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5 Artists Who Stopped Sucking Out of Nowhere

#2. Brad Pitt

Many of you probably think of Brad Pitt as just a mere elder statesmen of hotness who seems like a pretty cool guy after turning in some bad ass performances in movies like Fight Club and 12 Monkeys. But at the start of Pitt's career, he was all primed to be a mere pretty-boy, no-talent cheeseball. In fact, that's exactly what I thought he was. And it was hard to blame me. His appearance in Thelma and Louise as boy candy and his starring turn in A River Runs Through It added up to little more than Baby Robert Redford Lite.

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"See? Even in this silly hat, I sure am pretty!"

The 180 Moment: Kalifornia

If you've not seen Kalifornia there is a simple remedy for that: see Kalifornia. In this 1993 movie, Pitt plays a racist, abusive, white trash sociopath who spends most of the movie looking like he smells really bad. Pitt is greasy and hairy and genuinely terrifying. At that moment, I knew Pitt was a real actor -- not just because he played against type incredibly well, but because he clearly did not care if he looked disgusting. And considering I can still remember the hole in his filthy gym sock more than 15 years later, it was quite a performance. My hatred vanished, but just in case there was any lingering doubt, his performance as the stoner roommate in True Romance that same year just sealed the deal.

#1. J.K. Rowling

This one's a little different. Mostly because I never hated J.K. Rowling as much as I thought she and the Harry Potter series were just wildly overrated. Also, I changed my mind gradually without a defining moment. But I'm including Rowling (at the top of the list no less) because she changed my mind in a very profound way and even influenced me as a writer.

Back in the late '90s, I started hearing about this children's book that grownups were reading called Harry Potter. As my testicles had already descended by that time, I decided to forgo the reading experience. I also distinctly recall seeing noted literary scholar Harold Bloom criticize the books on Charlie Rose for being derivative. I started watching the movies and thumbing through the books. I had to agree with Bloom. The influences were obvious. Harry Potter simply couldn't exist without Roald Dahl, Monty Python, J.R.R. Tolkien and even Franz Kafka (compare Ms. Umbridge's torture pen with Kafka's In The Penal Colony).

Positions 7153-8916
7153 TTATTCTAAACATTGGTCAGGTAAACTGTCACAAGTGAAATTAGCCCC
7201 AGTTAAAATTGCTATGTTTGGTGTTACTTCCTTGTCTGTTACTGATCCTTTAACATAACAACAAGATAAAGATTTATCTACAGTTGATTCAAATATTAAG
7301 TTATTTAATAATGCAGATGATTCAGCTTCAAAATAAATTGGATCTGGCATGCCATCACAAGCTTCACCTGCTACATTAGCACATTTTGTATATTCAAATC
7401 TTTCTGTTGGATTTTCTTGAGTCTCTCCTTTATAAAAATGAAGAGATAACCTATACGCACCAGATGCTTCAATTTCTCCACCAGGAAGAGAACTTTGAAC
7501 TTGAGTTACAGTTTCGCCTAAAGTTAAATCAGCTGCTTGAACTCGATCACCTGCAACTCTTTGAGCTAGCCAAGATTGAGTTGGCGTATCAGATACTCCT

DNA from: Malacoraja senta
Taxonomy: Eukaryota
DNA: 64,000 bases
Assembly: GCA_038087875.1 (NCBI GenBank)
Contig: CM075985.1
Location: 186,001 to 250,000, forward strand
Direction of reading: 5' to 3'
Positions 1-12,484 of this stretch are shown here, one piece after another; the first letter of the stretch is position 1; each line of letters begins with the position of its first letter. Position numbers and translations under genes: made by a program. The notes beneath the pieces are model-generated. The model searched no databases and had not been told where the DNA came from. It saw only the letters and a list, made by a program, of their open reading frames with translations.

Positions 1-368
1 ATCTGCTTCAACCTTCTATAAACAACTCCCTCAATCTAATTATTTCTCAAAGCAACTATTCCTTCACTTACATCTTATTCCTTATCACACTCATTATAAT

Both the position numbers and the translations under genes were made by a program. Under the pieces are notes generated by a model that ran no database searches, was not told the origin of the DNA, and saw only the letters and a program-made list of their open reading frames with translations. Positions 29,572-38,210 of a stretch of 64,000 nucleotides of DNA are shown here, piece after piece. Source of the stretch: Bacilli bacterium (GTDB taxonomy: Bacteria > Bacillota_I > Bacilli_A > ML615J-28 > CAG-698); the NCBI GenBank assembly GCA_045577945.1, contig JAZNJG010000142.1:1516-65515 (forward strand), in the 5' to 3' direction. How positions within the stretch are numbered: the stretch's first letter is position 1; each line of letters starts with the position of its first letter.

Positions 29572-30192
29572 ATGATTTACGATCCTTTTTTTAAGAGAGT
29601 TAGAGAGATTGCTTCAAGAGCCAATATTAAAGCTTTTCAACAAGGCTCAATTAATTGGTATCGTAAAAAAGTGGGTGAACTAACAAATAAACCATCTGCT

The 180 Moment: There Wasn't One Really

The turnaround for me was so gradual I can't place it on a certain book. Like I said, I never hated Harry Potter. I just thought it was overly praised because I could check off all the borrowed elements. But with each book and film I began to realize that even though the installments contained elements from earlier works, there was more to Harry Potter.

Yes, the muggles are just like the terrible adults of Roald Dahl fiction; the foul-tasting magical candies come right out of a Monty Python skit; and wearing a horcrux that must be destroyed while worrying about its own corrupting influence on your soul sounds a lot like Tolkien's one ring to rule them all. But those elements are not why people like Harry Potter. Instead, the Harry Potter universe is filled with rules that are constantly broken in the interest of equity. Time and time again, Harry and all the likable characters of Hogwarts break the letter of the law to fulfill the spirit of the law. The best kind of wish fulfillment made all the better by the intensity of the defeated evil.

Indeed, compare Frodo's trip to Mordor while wearing a corrupting ring with Harry Potter's wearing of the horcrux. Frodo knows that carrying the ring is his burden. That it cannot be passed to another. Although Harry is facing an evil as great as Frodo's, he shares the burden by altering the wearing of the horcrux between his two companions. Yes, the similarities are apparent, but it's the distinction that holds Harry Potter's specific charm.

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"Hi. My name's Daniel Radcliffe and I smile much more broadly than Harry Potter in real life."

J.K. Rowling taught me that using influences in a novel is a lot like using sampling in music. It's absolutely fine to lift riffs and hooks from other songs as long as they are referential building blocks of your work instead of being the appeal of your work. For example, the "When Doves Cry" sample is the only good part of MC Hammer's "Pray." The "Under Pressure" riff is the only good part of Vanilla Ice's "Ice Ice Baby." But take a song like "Jackass" by Beck, built around a sampled loop from Them's "It's All Over, Baby Blue." It stands completely on its own terms.

Rowling liberated me so much that when I wrote my serialized novella Notes from the Internet Apocalypse, I had great fun incorporating elements from Douglas Adams, Herman Melville, Franz Kafka, Dennis Lehane, Chuck Palahniuk, George Orwell, David Bowie, George Romero and Scott Kosar, confident they were only cultural shortcuts enriching the story instead of stealing its individuality. So yeah, sorry, J.K. I was wrong.

Subscribe to the all-new HATE BY NUMBERS. Also follow Gladstone on Twitter and stay up to date on the latest regarding Notes from the Internet Apocalypse. And then there's his website and Tumblr too.

For more from Gladstone, check out 5 Popular Phrases That Make You Look Like an Idiot and 5 Satirists Attacked by People Who Totally Missed the Point.

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